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  Phoenix sylvestris


( Bengal Sugar Palm )




Key Points


  1. Bullet    High Sugar Yields

  2. Bullet    High Value Products

  3. Bullet    Minimal Inputs

  4. Bullet    Drought Tolerant

  5. Bullet    Salinity Tolerant

  6. Bullet    Frost Tolerant

  7. Bullet    Tolerant of Insect Pests

  8. Bullet   Extensive Root System

  9. Bullet    Ecology Friendly

  10. Bullet    Fits Rural Needs


 

Phoenix sylvestris : The Bengal Sugar Palm


Phoenix sylvestris is a palm endemic to the Indian subcontinent, it yields a rich harvest of sap which can be converted to refined sugar, though traditionally the sap has been boiled down into aromatic, caramelized raw sugars collectively known as gur [pronounced goor], and similar to high quality maple sugars.


Suprisingly, given its long history in the service of man, and its immense potential as a cash crop, this species has never been developed as a large scale sugar crop.  Our study shows that even in the current, 'wild' state, the Sugar Palm is suitable for commercial exploitation; indeed in the USA, the palm has an established market as an ornamental species, though not yet as a sugar crop.  Thus there is a great un-tapped potential in P. sylvestris, which must surely come to the attention of goverments, entrepreneurs, ecologists and environmentalists; as the implications of this novel sugar source are enormous, and especially in the face of very serious, and worsening water shortages across the globe.


Perhaps the most serious danger to the future of the Sugar Palm is its rapid disappearance in its home territory.  Although traditional palm sugars are highly prized in India and are an important part of the religious and culinary culture, particularly in West Bengal, yet there have been no efforts at preservation.  This matters, because the most promising genetic material for breeding programs is found in 'elite' palms whose sugar yields are consistently higher than average, and these palms are found in the traditional gur-producing areas, precisely the areas in which they are being cut down.  So there is a very pressing need to identify these elites, and to collect seed from them before the material is lost for ever.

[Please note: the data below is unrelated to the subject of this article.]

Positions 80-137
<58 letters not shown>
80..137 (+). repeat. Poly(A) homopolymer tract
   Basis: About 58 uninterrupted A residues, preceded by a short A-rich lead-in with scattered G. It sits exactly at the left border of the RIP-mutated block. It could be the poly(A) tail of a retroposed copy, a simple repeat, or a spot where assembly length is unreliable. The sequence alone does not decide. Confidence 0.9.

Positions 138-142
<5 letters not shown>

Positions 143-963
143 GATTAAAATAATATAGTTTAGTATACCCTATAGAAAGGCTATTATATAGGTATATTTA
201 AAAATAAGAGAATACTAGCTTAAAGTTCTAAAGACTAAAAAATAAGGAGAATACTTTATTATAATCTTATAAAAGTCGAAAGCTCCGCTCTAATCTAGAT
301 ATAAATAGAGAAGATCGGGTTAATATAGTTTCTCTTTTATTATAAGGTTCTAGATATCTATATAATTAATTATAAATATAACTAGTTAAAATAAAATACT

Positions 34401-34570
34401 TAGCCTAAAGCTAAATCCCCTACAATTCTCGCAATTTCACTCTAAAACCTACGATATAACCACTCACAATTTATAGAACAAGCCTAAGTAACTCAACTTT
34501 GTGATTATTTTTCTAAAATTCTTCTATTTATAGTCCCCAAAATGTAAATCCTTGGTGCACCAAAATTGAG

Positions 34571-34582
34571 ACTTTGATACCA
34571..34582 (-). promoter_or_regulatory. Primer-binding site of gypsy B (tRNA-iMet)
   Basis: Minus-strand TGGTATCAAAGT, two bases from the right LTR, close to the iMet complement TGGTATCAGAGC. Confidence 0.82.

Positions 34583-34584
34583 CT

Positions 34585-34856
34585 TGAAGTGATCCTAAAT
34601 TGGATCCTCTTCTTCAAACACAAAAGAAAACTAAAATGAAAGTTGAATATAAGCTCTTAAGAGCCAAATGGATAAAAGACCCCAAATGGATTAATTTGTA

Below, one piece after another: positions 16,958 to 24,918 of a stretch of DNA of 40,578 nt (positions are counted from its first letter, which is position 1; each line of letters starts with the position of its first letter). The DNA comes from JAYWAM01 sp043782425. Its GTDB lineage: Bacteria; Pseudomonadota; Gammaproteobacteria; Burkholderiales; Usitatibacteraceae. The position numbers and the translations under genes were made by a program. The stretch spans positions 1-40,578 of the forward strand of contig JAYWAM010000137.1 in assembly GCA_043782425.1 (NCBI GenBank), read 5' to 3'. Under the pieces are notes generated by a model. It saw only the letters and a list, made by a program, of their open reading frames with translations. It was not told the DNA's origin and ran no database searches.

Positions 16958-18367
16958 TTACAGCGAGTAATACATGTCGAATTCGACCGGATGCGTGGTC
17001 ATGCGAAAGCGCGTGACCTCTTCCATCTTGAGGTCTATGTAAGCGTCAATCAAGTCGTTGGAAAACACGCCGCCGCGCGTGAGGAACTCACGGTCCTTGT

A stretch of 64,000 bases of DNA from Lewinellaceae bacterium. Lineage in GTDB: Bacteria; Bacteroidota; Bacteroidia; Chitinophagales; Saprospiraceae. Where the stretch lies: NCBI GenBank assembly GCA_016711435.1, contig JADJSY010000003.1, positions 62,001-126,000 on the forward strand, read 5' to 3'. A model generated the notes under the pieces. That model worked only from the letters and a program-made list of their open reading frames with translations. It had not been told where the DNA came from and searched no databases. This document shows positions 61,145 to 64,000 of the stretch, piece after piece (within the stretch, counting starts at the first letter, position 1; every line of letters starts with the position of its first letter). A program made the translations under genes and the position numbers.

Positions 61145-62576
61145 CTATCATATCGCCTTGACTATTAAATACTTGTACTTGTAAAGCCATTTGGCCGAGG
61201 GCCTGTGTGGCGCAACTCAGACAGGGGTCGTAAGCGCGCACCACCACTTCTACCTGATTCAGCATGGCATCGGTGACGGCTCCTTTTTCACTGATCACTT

We are proposing a multi-step approach to the commercial development of P. sylvestris as a novel, large-scale sugar crop :


1 Plant Breeding Program – accelerated & advanced using techniques of molecular biology


2a Preservation of Wild, Diverse Eco-Types of the Sugar Palm from a range of latitudes and longitudes in India


2b Preservation of Elite Palm Stocks of known superior yield and sugar concentration


3 From 1 and 2 above :  Ecological Common Gardens to be set up across the length and breadth of India to study the environmental VS cross genotype effects


4 Resulting from 1,2 and 3 above :  Modernisation and Mechanisation of Palm Cultivation with the objective of stands of 600-700 palms per hectare


5 Intensification of Palm Cultivation across ALL aspects, ALL processes, using the data gleaned from 1-4


It is hoped that a complete set of studies will be done on the Sugar Palm, embracing genetics, physiology and eco-physiology in order to establish a comprehensive organismal biology starting at the level of the nucleotide and ending at the level of stand ecology.



We also plan to reap the benefits of these scientific and modernising developments for small-holders or subsistence farmers on the Indian subcontinent, but from the outset efforts will be aimed at producing the most efficient commercial systems possible. 

Attempts to promote or standardize Sugar Palm products for small farmers came to little in years past despite considerable Government expenditure, thus this project has a strong

commercial thrust.